A Closer Look at San Antonio's Spanish Revival Architecture

Marrying elements of Spanish Colonial architecture into modern aesthetics, San Antonio pays tribute to its ancestral heritage.

When it was built in 1744, San Antonio's most famous structure—The Alamo—reflected the functionality of a Spanish mission in addition to architectural details common in the Spanish Colonial style. In addition to it and the Mission Revival style there's Churrigueresque, a Spanish Baroque-type of architecture known for elements such as sculptural work, intricuately decorated facades and geometric tiling indicative of Moorish architectural aesthetic.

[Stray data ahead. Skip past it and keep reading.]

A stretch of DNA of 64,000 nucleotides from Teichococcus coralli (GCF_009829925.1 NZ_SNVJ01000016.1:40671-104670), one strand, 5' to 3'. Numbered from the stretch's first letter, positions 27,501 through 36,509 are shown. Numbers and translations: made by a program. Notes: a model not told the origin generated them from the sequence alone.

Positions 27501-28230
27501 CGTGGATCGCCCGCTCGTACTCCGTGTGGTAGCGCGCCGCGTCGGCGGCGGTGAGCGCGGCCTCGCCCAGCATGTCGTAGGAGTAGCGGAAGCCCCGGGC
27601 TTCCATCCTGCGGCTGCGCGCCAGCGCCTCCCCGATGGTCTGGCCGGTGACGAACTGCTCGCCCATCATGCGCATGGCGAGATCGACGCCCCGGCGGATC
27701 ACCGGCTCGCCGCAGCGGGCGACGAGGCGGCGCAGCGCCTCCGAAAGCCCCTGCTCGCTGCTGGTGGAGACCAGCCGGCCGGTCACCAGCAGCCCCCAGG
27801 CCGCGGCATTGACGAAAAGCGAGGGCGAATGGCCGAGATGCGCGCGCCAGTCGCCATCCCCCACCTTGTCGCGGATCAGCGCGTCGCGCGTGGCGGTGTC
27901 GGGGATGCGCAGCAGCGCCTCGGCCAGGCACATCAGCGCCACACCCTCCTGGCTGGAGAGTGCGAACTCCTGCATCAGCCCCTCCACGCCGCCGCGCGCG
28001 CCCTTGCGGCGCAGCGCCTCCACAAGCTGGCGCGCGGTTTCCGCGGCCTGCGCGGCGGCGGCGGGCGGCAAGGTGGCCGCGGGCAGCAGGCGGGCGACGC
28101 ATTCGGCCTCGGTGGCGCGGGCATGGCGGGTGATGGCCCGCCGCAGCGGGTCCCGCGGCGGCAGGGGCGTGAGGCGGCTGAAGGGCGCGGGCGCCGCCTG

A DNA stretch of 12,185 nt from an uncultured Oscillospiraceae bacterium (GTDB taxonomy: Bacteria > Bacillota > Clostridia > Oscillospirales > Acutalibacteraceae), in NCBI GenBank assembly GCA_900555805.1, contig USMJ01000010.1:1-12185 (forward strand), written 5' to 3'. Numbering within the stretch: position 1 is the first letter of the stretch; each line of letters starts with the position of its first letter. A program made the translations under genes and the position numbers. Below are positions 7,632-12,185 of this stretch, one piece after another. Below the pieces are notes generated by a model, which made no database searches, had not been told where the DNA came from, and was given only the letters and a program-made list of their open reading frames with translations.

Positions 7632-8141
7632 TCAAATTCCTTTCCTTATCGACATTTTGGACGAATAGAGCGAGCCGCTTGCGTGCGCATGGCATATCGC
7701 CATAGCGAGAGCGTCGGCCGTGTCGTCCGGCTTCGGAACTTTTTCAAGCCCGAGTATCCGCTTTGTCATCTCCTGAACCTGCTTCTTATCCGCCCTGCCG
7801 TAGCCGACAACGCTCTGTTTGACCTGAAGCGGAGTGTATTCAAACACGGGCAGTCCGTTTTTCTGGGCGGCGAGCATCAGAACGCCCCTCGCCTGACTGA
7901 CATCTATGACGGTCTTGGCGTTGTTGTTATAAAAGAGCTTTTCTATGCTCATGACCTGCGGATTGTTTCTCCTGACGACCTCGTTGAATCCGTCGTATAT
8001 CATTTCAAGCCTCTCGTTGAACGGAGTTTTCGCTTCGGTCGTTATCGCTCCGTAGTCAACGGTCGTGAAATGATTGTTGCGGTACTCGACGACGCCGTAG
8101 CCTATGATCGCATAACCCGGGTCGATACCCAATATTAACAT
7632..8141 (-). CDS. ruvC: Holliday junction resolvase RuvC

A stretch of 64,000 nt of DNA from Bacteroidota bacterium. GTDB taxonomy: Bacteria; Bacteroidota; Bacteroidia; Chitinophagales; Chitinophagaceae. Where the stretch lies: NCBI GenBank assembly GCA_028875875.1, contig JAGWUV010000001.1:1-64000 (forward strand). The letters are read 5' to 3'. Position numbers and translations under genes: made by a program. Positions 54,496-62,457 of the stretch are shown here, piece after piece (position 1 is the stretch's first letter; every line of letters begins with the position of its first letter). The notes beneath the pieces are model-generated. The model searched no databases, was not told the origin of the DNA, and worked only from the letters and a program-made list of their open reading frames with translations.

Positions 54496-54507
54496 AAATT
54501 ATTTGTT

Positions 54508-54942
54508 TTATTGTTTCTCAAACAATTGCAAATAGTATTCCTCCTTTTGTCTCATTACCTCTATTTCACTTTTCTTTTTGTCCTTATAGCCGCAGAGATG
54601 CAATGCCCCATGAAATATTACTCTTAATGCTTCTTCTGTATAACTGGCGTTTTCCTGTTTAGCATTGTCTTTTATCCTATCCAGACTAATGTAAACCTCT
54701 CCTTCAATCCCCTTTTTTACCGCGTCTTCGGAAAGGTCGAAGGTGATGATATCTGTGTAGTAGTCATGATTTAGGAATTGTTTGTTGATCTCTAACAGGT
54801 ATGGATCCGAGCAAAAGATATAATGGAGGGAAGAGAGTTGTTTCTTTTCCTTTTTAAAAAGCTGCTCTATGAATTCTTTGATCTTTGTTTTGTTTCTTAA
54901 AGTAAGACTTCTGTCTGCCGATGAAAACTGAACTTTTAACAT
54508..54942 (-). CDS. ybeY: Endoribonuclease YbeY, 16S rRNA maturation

By taking a closer look at these ornate details found in structures such as the Tobin Center for the Performing Arts, Southwestern Bell Building and Thomas Jefferson High School, it becomes even more apparent how much history is held within the brick-and-mortar bones of the Alamo City.

SLIDESHOW: SPANISH REVIVAL ARCHITECTURE

(All photos: ©Isaac Arjonilla)

Jaimie Siegle
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